Ellsworth voters flocked to the polls at City Hall on Tuesday to weigh in on primary candidates, ranked choice voting and the budget for the Ellsworth School Department. Early results showed voters approving both the school budget and ranked choice voting. ELLSWORTH AMERICAN PHOTO BY KATE COUGH

Voters OK ranked choice voting

ELLSWORTH — A three-and-a-half-year fight to bring ranked choice voting to Maine achieved a significant milestone Tuesday as Maine voters approved a statewide referendum to preserve the system.

While results are still unofficial, with about 70 percent of precincts reporting as of early Wednesday morning, there were a total of 116,241 “yes” votes on the measure to proceed with ranked choice voting and a total of 97,683 “no” votes, according to unofficial results published in the Portland Press Herald.

The measure carried in Hancock County by a substantial margin. On Wednesday, with all but one of 37 municipalities (Osborn) reporting, voters approved ranked choice voting with 8,098 voting “yes” and 5,567 voting “no.”

That approval didn’t come easily. The ballot question prepared by the office of Secretary of State Matthew Dunlap left many voters unsure whether a “yes” or “no” vote on the ballot was actually a yes or no vote on whether to continue ranked choice voting in Maine elections.

“A lot of people knew what they wanted but they were confused by the wording of the question,” Blue Hill Town Clerk Etta Perkins said Wednesday morning.

One consequence of that confusion was an unusually high number of spoiled ballots — 40 in Blue Hill alone, where 806 voters cast ballots in the statewide referendum. That was 98 more than the total number of votes cast in the Democratic and Republican primary elections for governor and 328 more than the 478 Democrats who voted in the party primary election for a candidate to face Rep. Bruce Poliquin in the November election for the 2nd District seat in the U.S. House of Representatives.

“There were a lot of mistakes made,” Perkins said. “People double-checked on ranked choice.”

The referendum question also brought out large numbers of unenrolled voters — not registered as either a Democrat or a Republican — to the polls. The unexpected turnout coupled with the large number of spoiled ballots left Blue Hill on the verge of running out of printed ballots.

The town asked permission from the Secretary of State’s Office to use photocopies and count them as absentee ballots, but finished the night with 13 unused printed ballots still on hand.

Like Blue Hill, Lamoine also had to ask permission to use photocopied ballots and wound up counting 13 of the copies by hand.

“We had higher than expected turnout,” Assistant Town Clerk Stu Marckoon said Wednesday morning. “Usually there’s a lull during the day, but there were no lulls yesterday.”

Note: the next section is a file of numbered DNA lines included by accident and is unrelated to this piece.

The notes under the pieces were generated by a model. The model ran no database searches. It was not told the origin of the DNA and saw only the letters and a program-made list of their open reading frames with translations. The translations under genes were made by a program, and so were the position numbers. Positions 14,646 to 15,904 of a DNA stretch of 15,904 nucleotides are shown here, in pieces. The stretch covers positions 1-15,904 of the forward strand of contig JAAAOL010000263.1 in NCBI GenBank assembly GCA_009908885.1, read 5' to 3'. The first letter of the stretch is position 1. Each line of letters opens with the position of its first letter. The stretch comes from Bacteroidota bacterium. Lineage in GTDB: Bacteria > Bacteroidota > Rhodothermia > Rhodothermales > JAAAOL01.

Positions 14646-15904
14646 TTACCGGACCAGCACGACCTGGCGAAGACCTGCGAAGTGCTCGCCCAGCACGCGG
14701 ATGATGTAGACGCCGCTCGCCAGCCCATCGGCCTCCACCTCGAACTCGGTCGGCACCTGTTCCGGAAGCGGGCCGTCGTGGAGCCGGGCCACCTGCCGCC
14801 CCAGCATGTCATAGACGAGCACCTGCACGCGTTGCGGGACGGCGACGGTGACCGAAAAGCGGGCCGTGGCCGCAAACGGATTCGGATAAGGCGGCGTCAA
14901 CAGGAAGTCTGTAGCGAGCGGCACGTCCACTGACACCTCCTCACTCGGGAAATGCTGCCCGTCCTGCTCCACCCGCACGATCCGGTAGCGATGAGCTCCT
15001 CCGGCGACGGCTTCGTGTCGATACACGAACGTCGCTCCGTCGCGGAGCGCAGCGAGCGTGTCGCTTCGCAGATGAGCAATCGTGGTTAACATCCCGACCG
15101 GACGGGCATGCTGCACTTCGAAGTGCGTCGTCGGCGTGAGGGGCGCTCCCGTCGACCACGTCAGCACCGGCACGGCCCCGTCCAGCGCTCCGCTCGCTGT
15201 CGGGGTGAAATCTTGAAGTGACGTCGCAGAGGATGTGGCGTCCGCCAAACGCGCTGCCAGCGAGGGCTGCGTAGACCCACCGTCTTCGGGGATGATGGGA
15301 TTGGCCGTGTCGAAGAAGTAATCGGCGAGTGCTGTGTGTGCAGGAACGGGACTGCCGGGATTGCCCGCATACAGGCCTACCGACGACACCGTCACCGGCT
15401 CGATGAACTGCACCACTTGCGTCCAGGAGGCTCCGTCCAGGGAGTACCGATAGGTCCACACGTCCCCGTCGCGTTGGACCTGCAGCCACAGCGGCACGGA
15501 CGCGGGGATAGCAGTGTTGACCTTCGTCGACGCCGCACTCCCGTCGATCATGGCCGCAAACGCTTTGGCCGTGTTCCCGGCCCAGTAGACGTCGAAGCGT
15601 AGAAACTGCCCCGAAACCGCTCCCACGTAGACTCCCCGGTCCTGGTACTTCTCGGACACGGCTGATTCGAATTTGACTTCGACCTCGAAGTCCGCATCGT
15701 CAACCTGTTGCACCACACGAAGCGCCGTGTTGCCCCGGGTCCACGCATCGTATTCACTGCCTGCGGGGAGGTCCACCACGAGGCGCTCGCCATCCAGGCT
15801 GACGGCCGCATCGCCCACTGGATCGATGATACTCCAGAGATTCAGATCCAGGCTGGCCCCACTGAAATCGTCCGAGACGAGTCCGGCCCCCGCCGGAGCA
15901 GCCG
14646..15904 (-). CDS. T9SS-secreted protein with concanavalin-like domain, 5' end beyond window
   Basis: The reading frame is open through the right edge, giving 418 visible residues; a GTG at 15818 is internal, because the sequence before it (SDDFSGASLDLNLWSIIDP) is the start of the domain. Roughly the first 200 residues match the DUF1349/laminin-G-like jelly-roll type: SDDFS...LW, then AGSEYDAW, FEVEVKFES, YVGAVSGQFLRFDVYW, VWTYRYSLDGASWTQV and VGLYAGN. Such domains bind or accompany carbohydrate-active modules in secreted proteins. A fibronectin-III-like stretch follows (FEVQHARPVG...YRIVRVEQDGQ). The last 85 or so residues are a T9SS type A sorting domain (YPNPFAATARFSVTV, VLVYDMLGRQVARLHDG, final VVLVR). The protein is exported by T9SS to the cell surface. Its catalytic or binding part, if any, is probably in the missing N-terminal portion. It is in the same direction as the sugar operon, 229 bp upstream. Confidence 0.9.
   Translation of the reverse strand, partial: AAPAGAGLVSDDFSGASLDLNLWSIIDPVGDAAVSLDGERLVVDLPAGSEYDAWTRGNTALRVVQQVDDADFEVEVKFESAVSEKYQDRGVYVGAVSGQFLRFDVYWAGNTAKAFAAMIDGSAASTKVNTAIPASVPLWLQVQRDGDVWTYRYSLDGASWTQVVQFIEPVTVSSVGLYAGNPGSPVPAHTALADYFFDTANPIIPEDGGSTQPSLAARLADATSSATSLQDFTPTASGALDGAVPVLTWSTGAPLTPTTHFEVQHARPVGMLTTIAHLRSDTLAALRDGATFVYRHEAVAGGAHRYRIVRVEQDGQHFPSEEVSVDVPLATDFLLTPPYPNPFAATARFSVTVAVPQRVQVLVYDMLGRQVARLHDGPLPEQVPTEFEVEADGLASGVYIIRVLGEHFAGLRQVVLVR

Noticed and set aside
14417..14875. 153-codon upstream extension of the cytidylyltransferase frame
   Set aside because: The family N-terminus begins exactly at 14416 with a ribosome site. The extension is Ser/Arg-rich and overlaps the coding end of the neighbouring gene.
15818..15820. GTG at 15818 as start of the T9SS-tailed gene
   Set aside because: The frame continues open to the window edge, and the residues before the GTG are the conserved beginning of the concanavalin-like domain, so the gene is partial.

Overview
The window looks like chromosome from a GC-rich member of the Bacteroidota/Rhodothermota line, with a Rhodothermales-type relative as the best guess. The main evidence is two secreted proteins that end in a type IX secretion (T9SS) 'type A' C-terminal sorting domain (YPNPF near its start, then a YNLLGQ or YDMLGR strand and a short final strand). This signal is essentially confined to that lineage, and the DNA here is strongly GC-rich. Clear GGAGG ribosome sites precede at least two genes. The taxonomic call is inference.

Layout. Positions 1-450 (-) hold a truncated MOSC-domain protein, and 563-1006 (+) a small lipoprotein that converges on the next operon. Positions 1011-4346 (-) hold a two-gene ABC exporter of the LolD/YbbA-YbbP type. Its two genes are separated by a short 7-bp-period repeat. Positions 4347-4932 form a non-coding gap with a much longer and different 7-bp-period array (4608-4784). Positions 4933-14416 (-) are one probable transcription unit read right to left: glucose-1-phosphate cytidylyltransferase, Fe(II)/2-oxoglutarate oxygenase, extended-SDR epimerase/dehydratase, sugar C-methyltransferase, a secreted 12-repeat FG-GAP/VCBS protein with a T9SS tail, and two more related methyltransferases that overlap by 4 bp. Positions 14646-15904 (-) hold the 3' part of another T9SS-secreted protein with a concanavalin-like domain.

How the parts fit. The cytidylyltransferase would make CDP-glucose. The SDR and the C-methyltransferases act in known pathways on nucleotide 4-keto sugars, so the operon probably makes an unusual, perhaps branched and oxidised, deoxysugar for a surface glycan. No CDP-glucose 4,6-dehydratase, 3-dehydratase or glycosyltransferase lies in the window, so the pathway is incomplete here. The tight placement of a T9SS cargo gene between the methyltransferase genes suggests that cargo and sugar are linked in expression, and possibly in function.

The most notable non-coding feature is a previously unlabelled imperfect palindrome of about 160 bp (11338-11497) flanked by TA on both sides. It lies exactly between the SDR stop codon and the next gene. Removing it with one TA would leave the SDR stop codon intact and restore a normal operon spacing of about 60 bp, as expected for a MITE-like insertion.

It wasn’t just the large number of voters who turned out for the primary elections — 238 Democrats and 209 Republicans — but the additional 76 voters who cast ballots — 523 in all in the ranked choice voting referendum — that caused problems for Lamoine election authorities, who put in a 15-hour day on Tuesday.

“There were a lot more spoiled ballots than I’ve ever seen,” Marckoon said.

Some of the spoiled ballots were cast in the Democratic primary, which used ranked choice to choose among seven candidates for the gubernatorial race and three candidates for the House of Representatives seat. Many spoiled ballots, though, came from the referendum vote.

“The ballot was about as clear as mud on what “yes” and “no” meant on ranked choice voting,” Marckoon said.

In Ellsworth’s four election wards, turnout was “larger than expected,” but “ranked choice voting was not an issue,” City Clerk Heidi Grindle said Wednesday.

The heavy turnout, especially in the Democratic primary, had Ellsworth election officials “a little panicked” about whether they might run out of ballots. In the end, that wasn’t a problem.

The ranked choice voting referendum also proved not to be a problem.

“We weren’t getting bombarded” with questions about the referendum question, Grindle said. Voters “used the resources from the media” and elsewhere to familiarize themselves with the issue.

“People were pretty comfortable,” she said.

Assuming the vote holds up, Maine would become the first state in the nation to approve the use of ranked choice voting in certain statewide elections. Ranked choice only comes into play when there are more than two candidates for an elected position.

With the passage of referendum, ranked choice voting will be used in primary elections for governor, state senator, state representative, U.S. senator and U.S. representative.

Ranked choice also will be used in general elections for the U.S. Senate and House of Representatives.

In the November 2016 general election, Maine voters approved ranked choice voting for use in all statewide elections.

In May 2017, the Maine Supreme Judicial Court ruled that ranked choice voting violated the state Constitution and could not be used in general elections for governor or other elected state offices. Five months later, the Legislature repealed the ranked choice voting law.

Earlier this year, supporters of ranked choice voting collected enough signatures — more than 80,000 in all — to have the ranked choice voting question placed on Tuesday’s ballot.

In a series of decisions this spring, the Supreme Judicial Court cleared the way for ranked choice voting to be used in primary elections for statewide and federal office.

Stephen Rappaport

Stephen Rappaport

Waterfront Editor at The Ellsworth American
Stephen Rappaport has lived in Maine for nearly 30 years. A lifelong sailor, he spends as much time as possible messing about in boats. [email protected]

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